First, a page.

- Issue a monthly rewards statement to let customers know how many points they have and how they can redeem them. Use this campaign to promote new products that you have available.
- Set up triggered emails that remind customers of vouchers and points that have yet to be redeemed and are about to expire to create a sense of urgency. Supplement these campaigns with favourable reviews for the products you want to push.
- Announce exclusive deals and sales to your VIP customers and provide them with user guides detailing the benefits of the new products that they could be the first to own.
Boost Sign Ups With Competitions
Just like how leading a horse to water doesn’t guarantee that it will drink, you can’t just leave a sign-up bar on your site and hope visitors will take the initiative to subscribe themselves to your newsletters – you have to offer them solid incentives.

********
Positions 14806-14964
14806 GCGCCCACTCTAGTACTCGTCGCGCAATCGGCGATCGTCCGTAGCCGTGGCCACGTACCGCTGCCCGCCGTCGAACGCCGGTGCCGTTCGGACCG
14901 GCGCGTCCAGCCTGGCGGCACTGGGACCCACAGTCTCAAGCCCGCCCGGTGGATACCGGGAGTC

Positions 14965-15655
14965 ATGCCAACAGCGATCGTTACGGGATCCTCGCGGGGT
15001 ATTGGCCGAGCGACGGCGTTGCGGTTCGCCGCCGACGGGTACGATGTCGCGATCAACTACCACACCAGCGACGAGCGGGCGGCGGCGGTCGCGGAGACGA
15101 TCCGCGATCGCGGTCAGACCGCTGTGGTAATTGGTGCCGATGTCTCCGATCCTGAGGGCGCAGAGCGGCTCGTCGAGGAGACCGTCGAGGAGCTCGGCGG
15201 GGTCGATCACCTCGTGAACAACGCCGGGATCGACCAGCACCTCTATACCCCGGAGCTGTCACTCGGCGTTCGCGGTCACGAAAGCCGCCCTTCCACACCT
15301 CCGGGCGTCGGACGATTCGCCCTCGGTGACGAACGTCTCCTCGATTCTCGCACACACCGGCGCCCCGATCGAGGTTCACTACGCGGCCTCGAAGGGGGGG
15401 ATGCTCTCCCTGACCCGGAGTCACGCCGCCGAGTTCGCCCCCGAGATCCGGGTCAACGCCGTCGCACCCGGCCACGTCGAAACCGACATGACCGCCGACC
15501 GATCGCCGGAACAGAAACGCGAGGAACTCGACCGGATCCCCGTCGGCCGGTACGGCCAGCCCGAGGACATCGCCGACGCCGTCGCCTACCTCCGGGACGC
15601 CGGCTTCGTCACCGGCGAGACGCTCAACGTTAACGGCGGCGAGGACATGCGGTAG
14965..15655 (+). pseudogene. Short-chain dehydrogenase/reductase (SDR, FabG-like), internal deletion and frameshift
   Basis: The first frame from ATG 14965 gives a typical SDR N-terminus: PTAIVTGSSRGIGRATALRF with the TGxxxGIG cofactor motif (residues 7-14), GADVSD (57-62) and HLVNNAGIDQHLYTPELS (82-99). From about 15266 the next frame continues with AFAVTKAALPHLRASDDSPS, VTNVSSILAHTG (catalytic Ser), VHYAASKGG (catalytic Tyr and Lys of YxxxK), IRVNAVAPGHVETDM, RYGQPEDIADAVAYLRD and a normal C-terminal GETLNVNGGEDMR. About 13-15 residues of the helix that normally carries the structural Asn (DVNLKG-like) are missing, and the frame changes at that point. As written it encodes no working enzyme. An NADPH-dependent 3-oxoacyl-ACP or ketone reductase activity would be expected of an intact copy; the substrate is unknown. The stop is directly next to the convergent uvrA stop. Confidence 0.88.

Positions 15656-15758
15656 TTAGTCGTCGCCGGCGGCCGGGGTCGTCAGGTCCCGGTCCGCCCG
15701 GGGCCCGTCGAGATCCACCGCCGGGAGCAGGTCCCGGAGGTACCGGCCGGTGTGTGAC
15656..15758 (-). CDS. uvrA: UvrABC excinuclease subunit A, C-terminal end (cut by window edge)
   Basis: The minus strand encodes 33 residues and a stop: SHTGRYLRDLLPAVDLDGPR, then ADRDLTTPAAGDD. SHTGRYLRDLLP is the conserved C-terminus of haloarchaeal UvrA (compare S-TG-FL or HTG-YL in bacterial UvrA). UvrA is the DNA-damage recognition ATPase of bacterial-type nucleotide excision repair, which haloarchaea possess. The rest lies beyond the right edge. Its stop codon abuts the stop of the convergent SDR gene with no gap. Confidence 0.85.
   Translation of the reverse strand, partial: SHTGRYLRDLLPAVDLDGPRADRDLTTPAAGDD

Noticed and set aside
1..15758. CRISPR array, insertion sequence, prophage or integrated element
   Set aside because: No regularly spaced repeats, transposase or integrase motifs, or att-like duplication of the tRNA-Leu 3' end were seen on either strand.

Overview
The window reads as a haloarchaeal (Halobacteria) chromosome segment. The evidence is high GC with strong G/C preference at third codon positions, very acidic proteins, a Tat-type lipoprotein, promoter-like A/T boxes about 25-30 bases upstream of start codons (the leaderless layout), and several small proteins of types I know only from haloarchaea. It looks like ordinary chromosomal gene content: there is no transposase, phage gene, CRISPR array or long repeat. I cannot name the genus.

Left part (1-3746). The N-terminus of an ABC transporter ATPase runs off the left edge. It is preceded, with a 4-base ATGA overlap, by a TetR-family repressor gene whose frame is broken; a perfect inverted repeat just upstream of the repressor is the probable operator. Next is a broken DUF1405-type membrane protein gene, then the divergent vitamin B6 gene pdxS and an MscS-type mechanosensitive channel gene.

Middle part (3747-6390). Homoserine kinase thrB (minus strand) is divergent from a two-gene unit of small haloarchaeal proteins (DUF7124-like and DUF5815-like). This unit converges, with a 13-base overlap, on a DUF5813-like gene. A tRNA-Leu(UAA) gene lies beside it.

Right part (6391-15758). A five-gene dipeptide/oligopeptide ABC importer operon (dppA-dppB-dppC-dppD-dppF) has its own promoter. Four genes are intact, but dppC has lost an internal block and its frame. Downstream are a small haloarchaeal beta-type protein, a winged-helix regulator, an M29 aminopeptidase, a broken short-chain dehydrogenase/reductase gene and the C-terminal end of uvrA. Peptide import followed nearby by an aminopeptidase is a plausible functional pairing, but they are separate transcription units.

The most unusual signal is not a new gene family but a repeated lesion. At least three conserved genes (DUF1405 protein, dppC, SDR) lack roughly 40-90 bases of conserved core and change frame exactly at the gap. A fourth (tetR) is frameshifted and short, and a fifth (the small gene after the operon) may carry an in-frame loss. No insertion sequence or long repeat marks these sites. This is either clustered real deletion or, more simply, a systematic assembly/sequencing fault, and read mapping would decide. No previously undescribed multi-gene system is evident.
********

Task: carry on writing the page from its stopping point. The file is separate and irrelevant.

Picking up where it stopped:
If you’re stuck wondering how to bring in new leads through this channel, you’re not alone. In fact, 45% of respondents saw their mailable list size stay the same or even decrease over the last 12 months.
So what can you do when previous email marketing best practices for increasing sign ups like providing free gifts or a small welcome discount no longer stand out enough to significantly improve your subscriber growth?
Similarly to how consumers reported that they liked receiving loyalty program reward content, this is also something that they would happily sign up for more of. Only 14% of surveyed marketers believed this was an effective method of gaining more subscribers, however the 46% of consumers who view this as an incentive to sign up highlight loyalty schemes as a promising method of boosting sign ups.